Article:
OK, here it is…how to change our foundational embouchure into a jazz embouchure. You’ll be able to get that open, rich, velvety (or aggressive) tone. Of course in order to do that, apply last week’s post to this weeks embouchure adjustments. Let’s get going!
Before we start discussing the jazz embouchure, understand that all the adjustments provided are based off our foundational embouchure. Having the ability to produce both embouchures will help you have the correct embouchure to play in many styles. You can find our foundational embouchure in the free lessons.
There are 2 adjustments to make to produce our jazz embouchure:
- Apply less pressure to the reed
- Move the jaw
Let’s talk about #1 first.
Not only do we apply less pressure to the reed, but if possible, the teeth (through the bottom lip) won’t even add pressure to the reed at all. This is key for producing a sub-tone. Here’s a low D sub-tone on tenor:
Did you notice the tone had an “airy” quality? That’s what we call sub-tone.
Listen to the Difference
There are 3 audio clips below that provide examples of different embouchures and setups (mouthpiece and reeds). I’ll play a low D on tenor for each.
Jazz embouchure with jazz setup:
Our foundational embouchure with jazz setup:
Foundational embouchure with classical setup:
Did You Notice?
If you go back and listen between the 1st audio example and the later two, you’ll notice that the “sub-tone” audio example is lower in pitch- or in other words, it’s flat compared to the other two. When we apply less pressure to the reed, the pitch, as a result, goes down.
How do we fix this? Simply push your mouthpiece in a little farther than you would when your using our foundational embouchure. So, if you’re going to play jazz, tune with your jazz embouchure. If you’re going to play with our foundational embouchure, tune with the foundational embouchure. You’ll notice that the two embouchures will require you to set the mouthpiece in separate locations on the cork in order to be in tune. Need help on tuning? Learn how to tune here!
Moving the Jaw
When playing with our foundational embouchure, we keep the jaw steady- no movement at all. When we play with a jazz embouchure we are required to move the jaw in order to produce a pleasing sound.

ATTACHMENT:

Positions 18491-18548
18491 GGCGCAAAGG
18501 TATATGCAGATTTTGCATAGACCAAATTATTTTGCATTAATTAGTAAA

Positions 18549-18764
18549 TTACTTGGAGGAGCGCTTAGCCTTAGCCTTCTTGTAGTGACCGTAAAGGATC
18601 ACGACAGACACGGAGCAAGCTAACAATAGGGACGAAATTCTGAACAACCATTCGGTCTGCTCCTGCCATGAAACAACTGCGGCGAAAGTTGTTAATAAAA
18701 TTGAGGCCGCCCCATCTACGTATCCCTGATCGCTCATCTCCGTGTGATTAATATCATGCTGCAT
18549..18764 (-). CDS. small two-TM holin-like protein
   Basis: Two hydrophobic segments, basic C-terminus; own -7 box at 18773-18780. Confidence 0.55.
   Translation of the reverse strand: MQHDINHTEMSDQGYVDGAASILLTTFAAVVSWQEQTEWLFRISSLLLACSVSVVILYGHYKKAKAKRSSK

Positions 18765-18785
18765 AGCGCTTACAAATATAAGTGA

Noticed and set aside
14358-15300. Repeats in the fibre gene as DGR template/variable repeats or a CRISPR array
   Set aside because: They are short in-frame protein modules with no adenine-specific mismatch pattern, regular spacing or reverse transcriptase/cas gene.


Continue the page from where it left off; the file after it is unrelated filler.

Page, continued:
For example, if we play a low D (making the adjustment to produce our sub-tone) the embouchure will be set for that one note only. You’ll know what I mean if you attempt to play up the D major scale without moving your jaw. The pitch will become increasingly flat- even becoming ugly!
How Do We Fix This?
Simply move your jaw as you go up the scale, adding more pressure to the reed as you ascend. This may sound difficult to coordinate, but it comes quite naturally. Try the following:
- Play up a D major scale without moving your jaw
- Play up a D major scale adding pressure to the reed
When following the instruction in the first bullet point, did you notice how bad the sound became? You probably found yourself wanting to move you jaw, in order to fix the problem.
As you follow the instruction in the second bullet point, you will notice that you’ll continue to have a sub-tone (although to a lesser extent the higher you go). The intonation becomes much easier to control as a result.
Go ahead and give the 2 bullet points a try. Share your results in the comment section below and I’ll provide tips if you’re having any issues. If you’re successful, let us know what helped the most. I’m looking forward to hearing the results of your experiment!
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Here’s a recording I made (off the cuff) for this post. I’m using the jazz embouchure discussed in this post and I’m moving my jaw like crazy! Enjoy!